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Monitoring the Effectiveness of the Wilson Reading System for Students with Disabilities: One District's Example
ARTICLE

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Exceptionality Volume 20, Number 1, ISSN 0936-2835

Abstract

The current study detailed the manner in which one school district monitored the effectiveness of the Wilson Reading System for students with disabilities who were experiencing difficulty with reading. Effectiveness was measured by growth in the reading skills that have been documented to be critical for successful readers. Twenty fourth- and fifth-grade students participated in the Wilson Reading System for two consecutive years. Pretest and posttest reading scores from the Scholastic Reading Inventory and the Woodcock-Johnson III Tests of Achievement were examined. Results revealed gains in the students' reading comprehension skills as well as their overall basic reading skills, including word decoding and reading fluency. Limitations of this type of applied research are discussed. (Contains 3 figures and 3 tables.)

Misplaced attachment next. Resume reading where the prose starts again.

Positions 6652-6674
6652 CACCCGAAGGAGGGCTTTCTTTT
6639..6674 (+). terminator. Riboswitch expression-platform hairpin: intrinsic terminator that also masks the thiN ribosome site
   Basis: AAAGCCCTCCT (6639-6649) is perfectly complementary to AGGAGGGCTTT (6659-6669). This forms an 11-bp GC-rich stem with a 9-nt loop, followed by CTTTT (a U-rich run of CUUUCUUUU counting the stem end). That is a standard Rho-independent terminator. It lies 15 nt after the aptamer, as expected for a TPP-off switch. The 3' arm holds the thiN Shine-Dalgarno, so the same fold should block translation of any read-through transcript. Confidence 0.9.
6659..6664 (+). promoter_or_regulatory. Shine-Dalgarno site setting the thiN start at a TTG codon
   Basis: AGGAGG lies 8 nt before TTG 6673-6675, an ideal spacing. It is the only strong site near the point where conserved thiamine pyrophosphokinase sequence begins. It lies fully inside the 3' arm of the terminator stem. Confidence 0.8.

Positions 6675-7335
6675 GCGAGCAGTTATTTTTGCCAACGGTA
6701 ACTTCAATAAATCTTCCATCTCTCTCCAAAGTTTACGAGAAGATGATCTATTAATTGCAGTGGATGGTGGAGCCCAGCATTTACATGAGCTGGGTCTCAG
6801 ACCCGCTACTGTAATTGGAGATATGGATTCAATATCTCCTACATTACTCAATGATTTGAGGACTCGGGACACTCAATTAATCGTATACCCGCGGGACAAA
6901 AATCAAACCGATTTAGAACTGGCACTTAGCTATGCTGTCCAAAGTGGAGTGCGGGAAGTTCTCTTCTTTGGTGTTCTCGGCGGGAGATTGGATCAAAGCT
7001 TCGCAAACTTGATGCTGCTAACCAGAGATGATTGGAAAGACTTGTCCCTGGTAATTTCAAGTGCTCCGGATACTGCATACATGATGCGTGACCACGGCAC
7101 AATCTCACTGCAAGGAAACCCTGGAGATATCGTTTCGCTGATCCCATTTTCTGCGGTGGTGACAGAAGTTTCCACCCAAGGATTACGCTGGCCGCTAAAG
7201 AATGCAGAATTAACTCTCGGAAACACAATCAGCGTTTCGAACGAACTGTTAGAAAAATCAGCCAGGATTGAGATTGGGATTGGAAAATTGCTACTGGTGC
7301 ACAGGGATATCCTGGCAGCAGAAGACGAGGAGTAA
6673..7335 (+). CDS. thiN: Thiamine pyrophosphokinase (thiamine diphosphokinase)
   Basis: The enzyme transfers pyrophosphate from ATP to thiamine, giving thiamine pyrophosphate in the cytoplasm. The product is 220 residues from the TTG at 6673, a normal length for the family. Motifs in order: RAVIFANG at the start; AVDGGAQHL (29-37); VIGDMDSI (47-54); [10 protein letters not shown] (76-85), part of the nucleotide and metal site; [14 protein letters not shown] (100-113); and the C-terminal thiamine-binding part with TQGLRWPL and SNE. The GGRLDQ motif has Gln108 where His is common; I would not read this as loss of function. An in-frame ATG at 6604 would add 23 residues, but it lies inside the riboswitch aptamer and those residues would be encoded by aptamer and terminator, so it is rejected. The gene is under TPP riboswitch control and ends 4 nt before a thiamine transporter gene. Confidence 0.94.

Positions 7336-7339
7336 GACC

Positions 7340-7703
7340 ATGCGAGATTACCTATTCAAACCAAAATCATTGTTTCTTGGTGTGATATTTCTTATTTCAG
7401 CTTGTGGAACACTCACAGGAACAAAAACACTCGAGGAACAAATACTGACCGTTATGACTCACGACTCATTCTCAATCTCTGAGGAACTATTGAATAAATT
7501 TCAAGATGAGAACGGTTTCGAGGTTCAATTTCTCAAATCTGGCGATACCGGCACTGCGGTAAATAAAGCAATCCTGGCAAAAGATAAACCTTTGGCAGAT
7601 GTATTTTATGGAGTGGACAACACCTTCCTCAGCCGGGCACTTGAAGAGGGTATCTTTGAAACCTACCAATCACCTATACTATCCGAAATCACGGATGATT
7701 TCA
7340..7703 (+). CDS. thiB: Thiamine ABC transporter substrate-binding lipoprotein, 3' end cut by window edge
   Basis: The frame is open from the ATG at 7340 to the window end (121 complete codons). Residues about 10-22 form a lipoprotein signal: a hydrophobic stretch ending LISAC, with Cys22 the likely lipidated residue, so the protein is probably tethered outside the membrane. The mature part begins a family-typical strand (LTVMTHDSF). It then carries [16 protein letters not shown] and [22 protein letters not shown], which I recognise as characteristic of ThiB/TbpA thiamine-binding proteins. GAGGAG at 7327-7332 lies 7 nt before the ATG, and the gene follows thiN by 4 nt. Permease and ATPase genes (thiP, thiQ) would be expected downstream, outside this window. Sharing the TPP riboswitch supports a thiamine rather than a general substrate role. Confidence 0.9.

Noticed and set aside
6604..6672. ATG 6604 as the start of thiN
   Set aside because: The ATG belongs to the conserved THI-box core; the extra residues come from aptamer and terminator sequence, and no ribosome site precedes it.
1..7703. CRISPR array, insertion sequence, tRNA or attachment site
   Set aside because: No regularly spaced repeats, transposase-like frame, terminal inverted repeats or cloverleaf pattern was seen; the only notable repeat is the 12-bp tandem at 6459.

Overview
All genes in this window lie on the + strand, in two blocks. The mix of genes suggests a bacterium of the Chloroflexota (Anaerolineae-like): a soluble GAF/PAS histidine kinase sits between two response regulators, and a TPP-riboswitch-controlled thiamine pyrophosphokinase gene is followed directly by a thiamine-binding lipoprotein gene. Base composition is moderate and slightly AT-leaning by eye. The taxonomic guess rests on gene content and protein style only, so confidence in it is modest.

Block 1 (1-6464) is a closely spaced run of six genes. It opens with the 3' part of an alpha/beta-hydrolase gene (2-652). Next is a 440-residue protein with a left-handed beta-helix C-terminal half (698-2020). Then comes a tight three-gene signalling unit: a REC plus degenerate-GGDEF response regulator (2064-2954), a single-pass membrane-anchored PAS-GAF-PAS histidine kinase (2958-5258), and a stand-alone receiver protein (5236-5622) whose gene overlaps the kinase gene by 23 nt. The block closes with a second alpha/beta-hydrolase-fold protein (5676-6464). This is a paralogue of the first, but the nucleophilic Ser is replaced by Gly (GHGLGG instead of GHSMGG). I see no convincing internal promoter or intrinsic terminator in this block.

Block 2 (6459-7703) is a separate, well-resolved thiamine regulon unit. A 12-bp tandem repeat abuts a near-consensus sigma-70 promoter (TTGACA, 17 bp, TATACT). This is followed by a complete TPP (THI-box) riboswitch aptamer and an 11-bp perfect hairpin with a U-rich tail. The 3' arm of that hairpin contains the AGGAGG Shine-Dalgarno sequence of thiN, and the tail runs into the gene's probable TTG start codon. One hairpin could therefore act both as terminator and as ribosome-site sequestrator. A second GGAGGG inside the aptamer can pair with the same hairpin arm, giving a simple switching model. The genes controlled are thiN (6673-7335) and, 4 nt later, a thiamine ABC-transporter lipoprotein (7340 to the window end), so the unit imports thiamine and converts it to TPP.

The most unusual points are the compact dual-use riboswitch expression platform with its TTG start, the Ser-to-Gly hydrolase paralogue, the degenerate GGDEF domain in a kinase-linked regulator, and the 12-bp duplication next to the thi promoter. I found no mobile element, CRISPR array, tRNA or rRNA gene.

Citation

Stebbins, M.S., Stormont, M., Lembke, E.S., Wilson, D.J. & Clippard, D. (2012). Monitoring the Effectiveness of the Wilson Reading System for Students with Disabilities: One District's Example. Exceptionality, 20(1), 58-70. Retrieved October 16, 2019 from .

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